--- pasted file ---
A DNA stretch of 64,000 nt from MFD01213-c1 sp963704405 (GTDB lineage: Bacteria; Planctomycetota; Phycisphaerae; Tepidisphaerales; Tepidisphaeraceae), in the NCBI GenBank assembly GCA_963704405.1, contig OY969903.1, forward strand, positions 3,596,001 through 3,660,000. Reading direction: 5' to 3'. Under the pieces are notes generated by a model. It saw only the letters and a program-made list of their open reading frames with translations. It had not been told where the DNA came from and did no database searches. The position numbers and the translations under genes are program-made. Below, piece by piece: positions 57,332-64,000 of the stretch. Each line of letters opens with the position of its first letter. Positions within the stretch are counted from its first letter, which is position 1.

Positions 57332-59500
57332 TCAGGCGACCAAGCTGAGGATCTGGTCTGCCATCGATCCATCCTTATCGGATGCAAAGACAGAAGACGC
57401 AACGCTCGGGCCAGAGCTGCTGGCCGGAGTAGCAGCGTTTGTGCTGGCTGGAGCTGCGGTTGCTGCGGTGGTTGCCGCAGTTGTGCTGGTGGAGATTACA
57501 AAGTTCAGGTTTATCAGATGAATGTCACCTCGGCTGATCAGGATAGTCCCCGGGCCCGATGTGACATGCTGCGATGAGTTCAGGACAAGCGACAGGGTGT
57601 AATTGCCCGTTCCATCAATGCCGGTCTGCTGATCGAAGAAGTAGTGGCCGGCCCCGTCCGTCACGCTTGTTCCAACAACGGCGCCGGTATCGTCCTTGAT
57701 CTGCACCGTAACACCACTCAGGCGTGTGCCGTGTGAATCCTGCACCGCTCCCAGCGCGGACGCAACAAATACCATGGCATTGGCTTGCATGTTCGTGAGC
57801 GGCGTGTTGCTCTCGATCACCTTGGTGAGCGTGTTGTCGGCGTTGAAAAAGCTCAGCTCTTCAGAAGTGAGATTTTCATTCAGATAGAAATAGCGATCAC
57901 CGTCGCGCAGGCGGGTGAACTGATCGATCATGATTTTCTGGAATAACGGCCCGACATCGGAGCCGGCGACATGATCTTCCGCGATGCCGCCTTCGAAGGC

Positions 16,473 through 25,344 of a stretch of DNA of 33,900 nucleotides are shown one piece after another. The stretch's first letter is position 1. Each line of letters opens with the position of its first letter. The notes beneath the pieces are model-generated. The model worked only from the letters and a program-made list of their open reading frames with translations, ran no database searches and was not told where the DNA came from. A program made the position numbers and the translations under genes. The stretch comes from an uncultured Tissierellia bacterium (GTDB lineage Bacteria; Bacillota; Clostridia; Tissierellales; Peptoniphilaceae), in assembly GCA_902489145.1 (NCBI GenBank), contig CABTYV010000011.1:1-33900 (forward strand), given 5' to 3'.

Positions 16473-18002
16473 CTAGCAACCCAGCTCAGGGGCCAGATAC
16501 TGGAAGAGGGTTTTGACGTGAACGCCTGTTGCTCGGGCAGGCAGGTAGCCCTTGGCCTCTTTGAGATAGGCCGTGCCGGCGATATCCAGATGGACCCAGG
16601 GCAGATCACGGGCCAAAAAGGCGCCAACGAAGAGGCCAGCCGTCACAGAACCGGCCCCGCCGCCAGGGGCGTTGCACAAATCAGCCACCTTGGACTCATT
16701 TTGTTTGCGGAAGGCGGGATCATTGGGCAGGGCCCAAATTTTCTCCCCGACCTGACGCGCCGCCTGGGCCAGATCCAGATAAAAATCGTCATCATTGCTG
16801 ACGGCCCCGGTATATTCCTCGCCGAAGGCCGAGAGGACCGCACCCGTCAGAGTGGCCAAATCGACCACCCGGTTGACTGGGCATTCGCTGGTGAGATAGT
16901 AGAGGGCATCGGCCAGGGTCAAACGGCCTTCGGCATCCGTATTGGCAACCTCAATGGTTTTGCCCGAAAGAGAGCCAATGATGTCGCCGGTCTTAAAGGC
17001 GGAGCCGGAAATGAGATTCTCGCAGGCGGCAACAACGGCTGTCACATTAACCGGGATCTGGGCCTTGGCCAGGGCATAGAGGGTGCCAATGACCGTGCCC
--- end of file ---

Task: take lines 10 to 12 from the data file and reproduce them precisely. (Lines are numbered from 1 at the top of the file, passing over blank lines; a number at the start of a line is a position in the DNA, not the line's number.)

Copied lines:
Positions 16,473 through 25,344 of a stretch of DNA of 33,900 nucleotides are shown one piece after another. The stretch's first letter is position 1. Each line of letters opens with the position of its first letter. The notes beneath the pieces are model-generated. The model worked only from the letters and a program-made list of their open reading frames with translations, ran no database searches and was not told where the DNA came from. A program made the position numbers and the translations under genes. The stretch comes from an uncultured Tissierellia bacterium (GTDB lineage Bacteria; Bacillota; Clostridia; Tissierellales; Peptoniphilaceae), in assembly GCA_902489145.1 (NCBI GenBank), contig CABTYV010000011.1:1-33900 (forward strand), given 5' to 3'.

Positions 16473-18002
16473 CTAGCAACCCAGCTCAGGGGCCAGATAC